Chairman of the Indonesian Red Cross (PMI), former vice president Jusuf Kalla traveled to Naypyitaw, the capital of Myanmar, on Monday, to join talks on finding peaceful solutions to the long-standing civil conflict in the country.
In the forum, Kalla shared some of the lessons learned from the Indonesian experience in striking a peace deal in Nanggroe Aceh Darussalam.
“We told the Myanmarese government that the most important issue in the negotiation with insurgent groups is that the groups need to leave the past behind and start talking about future plans. A peace negotiation is about building a future and not history,” Kalla said after the meeting.
Kalla said that in order for the peace talks to be successful, the Myanmarese government needed to address the problem of injustice among minority groups in the country.
He also said that conflict settlement and peacemaking needed political and economic stability as well as socio-economic development.
Kalla represents an Indonesian delegation invited by the Geneva-based Center for Humanitarian Dialogue to join the meeting. A team sent by the Philippine government to talk about its experience in dealing with insurgent groups in the southern part of the country also attended the meeting.
Joining Kalla in the meeting were former law and human rights minister Hamid Awaluddin, who led the government’s negotiating team in the Helsinki peace talks with the Free Aceh Movement (GAM), and former Indonesian Military (TNI) commander Gen. (ret) Endriartono Sutarto.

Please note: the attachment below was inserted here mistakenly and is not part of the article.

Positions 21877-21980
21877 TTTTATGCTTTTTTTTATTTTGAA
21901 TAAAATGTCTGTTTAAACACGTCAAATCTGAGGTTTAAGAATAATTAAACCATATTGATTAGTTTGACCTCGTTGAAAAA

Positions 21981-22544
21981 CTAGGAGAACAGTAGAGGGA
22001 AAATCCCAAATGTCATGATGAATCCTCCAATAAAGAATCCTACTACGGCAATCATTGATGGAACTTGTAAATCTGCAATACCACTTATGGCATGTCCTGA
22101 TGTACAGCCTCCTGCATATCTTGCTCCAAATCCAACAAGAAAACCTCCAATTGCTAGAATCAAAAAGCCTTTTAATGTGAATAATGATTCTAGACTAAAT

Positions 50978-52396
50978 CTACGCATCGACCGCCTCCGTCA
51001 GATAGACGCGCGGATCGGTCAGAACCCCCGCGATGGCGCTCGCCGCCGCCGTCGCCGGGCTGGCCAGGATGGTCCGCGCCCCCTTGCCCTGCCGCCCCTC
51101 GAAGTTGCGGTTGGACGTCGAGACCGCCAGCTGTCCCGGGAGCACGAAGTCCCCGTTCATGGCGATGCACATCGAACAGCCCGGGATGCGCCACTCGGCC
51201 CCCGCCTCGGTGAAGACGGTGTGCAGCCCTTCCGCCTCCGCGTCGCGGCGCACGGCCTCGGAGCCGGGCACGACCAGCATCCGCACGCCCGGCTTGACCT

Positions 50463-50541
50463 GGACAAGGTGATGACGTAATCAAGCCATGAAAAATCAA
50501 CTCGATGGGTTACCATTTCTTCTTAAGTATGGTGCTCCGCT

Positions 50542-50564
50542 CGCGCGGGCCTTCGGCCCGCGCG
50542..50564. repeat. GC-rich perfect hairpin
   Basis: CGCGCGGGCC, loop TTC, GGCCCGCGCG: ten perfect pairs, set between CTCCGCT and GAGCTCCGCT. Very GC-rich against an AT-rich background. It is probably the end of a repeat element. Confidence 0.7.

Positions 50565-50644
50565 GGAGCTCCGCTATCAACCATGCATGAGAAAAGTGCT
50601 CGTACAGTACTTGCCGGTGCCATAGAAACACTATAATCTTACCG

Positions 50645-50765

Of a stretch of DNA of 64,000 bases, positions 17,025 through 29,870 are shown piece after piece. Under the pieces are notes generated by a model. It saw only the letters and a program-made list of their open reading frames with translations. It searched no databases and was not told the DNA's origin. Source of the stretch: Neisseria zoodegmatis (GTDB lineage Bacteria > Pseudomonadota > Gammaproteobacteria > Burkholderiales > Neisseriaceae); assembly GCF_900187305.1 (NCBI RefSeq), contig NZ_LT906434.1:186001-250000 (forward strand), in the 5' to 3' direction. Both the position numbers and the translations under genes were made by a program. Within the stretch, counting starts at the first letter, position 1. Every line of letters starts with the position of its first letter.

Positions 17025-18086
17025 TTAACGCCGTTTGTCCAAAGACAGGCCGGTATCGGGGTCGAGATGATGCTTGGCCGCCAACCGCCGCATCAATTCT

Representing the Myanmarese government was U Aung Min, the chief negotiator in the peace talks with the insurgent groups in the country.
As part of the government-initiated reforms in Myanmar, the military junta in the country has taken a bold peace initiative to talk with insurgent groups in the country, against which it has been engaged in a devastating 60-year-long civil war.
President Thein Sein has made resolving the ethnic conflicts as a key component of the reform agenda.
Myanmar has 11 major armed ethnic groups spread across seven states, and many smaller groups and militias. Over the past year, ceasefires have been agreed or renewed with 10 out of the 11 groups. However, an agreement with the Kachin Independence Organisation (KIO) has not yet been reached.
Soe Thein said that Myanmar could learn from the experiences of other countries.
He also said that the government of Myanmar was in critical need of international support and assistance for the peace process.
When serving as Indonesian vice president, Kalla had been credited as the prime mover behind the Helsinki peace agreement signed in August 2005 — a deal that ended more than 30 years of violence in Aceh that killed more than 15,000 people.
When Kalla served as the coordinating minister for people's welfare under president Megawati Soekarnoputri, he took the lead role in the Malino I and Malino II peace agreements that formally ended the conflicts in Poso and Maluku in 2001 and 2002, respectively. (lfr)